The official Naturalization Oath of Allegiance to the United States of America — the oath you take when you’re a new citizen — ends with the words “so help me God.”
There is a modified version of the oath available for anyone who doesn’t want to say those words, but the default includes the phrase.
For that reason, 48-year-old Olga Paule Perrier-Bilbo has filed a federal lawsuit against the United States, including Congress and the director of the office of Citizenship and Immigration Services.
Perrier-Bilbo, who is a French citizen, currently lives in Massachusetts but wants to become a U.S. citizen. Her application has been approved and the oath is the only thing standing in her way. Because she’s an atheist, though, she says she “cannot in good conscience include those words in her oath.”
So why not take the modified version? Because it’s modified. It’s not the same thing everyone else takes. And that makes her a second class citizen before she’s ever a true citizen at all.
This is unfair, demeaning and improper. Plaintiff is unwilling to start her new life as an American citizen in some second-class status solely because she chooses to follow her religious precepts. Under the principles of equal protection, she demands the right to experience the elation, the pride, the sense of camaraderie, and the sense of belonging, which comes from joining her fellow new citizens as an equal participant in the naturalization oath ceremony.
Her argument isn’t all that outlandish. Why is a reference to God part of the basic package when it comes to obtaining citizenship? Why isn’t the religious oath the one you have to specially request?The lawsuit may seem like a long shot… but Perrier-Bilbo’s lawyer is no stranger to that.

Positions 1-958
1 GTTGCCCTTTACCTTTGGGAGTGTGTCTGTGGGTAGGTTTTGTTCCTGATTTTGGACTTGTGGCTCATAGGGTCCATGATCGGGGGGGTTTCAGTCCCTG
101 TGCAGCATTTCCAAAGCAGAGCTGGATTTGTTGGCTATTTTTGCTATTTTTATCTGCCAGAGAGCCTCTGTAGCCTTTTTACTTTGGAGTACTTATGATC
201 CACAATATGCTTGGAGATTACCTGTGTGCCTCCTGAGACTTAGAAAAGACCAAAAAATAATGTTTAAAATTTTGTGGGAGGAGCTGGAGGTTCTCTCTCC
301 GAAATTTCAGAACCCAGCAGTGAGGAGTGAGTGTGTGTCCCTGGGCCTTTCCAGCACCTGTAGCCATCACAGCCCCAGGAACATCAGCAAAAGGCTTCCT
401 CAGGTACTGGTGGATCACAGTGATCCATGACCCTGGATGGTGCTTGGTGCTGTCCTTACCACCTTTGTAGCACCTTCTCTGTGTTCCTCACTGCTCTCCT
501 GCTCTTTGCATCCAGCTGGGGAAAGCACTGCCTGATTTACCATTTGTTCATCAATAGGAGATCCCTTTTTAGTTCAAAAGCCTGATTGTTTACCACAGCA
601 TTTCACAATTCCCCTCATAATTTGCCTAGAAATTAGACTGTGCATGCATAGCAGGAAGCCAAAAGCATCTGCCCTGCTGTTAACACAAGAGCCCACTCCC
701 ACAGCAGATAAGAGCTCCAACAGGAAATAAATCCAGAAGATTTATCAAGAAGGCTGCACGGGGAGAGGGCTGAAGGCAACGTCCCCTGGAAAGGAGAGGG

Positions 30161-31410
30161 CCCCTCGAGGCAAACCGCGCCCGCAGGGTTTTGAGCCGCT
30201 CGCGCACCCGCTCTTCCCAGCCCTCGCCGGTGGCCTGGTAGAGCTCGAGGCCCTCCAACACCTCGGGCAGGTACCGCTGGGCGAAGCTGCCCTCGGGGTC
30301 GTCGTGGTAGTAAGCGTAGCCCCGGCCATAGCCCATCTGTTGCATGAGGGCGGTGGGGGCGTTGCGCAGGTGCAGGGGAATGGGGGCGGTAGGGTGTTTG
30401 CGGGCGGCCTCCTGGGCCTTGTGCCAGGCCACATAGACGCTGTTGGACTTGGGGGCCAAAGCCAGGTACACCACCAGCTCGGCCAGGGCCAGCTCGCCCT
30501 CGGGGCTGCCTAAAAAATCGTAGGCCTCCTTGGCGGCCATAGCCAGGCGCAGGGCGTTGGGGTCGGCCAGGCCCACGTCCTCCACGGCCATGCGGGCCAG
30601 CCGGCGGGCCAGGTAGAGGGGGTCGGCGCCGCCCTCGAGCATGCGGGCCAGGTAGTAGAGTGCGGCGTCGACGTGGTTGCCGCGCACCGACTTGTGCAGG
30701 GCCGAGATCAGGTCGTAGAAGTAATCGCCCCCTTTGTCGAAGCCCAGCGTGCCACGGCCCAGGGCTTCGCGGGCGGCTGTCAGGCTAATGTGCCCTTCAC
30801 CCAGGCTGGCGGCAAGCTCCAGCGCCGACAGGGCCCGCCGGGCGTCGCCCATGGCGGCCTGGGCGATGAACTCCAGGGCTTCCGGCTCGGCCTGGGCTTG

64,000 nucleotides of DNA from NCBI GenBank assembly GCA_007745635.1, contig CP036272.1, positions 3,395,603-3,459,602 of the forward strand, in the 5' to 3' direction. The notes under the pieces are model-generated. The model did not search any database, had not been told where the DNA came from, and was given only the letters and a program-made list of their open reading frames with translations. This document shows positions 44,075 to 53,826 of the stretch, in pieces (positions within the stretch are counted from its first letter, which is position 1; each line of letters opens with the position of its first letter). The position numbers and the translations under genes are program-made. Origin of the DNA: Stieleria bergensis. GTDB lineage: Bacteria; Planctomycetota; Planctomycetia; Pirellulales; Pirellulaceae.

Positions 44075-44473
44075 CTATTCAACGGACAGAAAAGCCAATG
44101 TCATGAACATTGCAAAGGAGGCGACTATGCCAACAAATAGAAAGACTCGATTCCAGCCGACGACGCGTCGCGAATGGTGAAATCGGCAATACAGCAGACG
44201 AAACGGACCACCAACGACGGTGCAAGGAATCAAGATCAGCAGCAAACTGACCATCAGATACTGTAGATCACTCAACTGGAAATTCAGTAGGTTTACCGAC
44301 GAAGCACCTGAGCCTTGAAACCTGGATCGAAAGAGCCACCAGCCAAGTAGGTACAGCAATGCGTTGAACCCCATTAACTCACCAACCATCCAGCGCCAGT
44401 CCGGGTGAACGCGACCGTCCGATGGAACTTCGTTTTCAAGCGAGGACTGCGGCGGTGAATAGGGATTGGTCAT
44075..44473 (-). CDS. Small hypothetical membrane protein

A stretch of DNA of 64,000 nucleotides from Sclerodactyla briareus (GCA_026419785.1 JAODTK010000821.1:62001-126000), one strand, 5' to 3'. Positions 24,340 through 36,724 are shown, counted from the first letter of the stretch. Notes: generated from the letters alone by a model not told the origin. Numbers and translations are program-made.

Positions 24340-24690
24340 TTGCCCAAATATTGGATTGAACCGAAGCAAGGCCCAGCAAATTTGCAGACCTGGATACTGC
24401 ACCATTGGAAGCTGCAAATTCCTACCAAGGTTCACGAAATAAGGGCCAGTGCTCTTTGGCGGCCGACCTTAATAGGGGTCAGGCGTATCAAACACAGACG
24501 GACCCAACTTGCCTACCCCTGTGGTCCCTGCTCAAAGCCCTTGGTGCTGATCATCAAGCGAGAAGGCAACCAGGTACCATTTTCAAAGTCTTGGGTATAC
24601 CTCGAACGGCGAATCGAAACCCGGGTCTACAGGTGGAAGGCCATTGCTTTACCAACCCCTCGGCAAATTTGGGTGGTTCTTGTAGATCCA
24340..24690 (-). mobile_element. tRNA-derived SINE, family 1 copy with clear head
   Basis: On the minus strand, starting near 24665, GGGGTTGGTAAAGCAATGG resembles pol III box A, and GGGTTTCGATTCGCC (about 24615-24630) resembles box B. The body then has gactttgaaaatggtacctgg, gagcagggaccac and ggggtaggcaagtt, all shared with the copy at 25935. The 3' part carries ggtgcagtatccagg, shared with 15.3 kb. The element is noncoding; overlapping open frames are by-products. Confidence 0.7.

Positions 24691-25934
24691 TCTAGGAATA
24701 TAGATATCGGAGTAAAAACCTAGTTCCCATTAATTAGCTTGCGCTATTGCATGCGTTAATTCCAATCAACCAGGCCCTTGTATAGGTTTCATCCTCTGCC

It’s Michael Newdow, the atheist who famously tried to remove “Under God” from the Pledge of Allegiance (on behalf of his child) and is currently working to remove “In God We Trust” from our currency.
While there’s a logic to their argument in this citizenship case, the government will likely say this is not an establishment of religion (because of the modification) and that the reference to God is ceremonial at best. They could also say the oath doesn’t substantially burden anyone regardless of their religious or non-religious beliefs.
That may not stop Newdow, though. His M.O. for several years has been to file federal lawsuits that almost always lose at the district level, file an appeal, and hope that the random assignment of three judges to his case works out in his favor as it did with the Pledge of Allegiance case. After winning a 2-1 decision in the Ninth Circuit, the case went in front of the Supreme Court, where it was eventually tossed out on a technicality. With the currency cases, he’s making his way through the circuits, one by one, until he runs out of options.
But that’s a lot of work for a case that church/state separation groups have stayed away from for good reason. It doesn’t seem like one that’s bound to win.
I reached out to Newdow for comment yesterday but haven’t heard back at the time of this writing.
(Image via Shutterstock)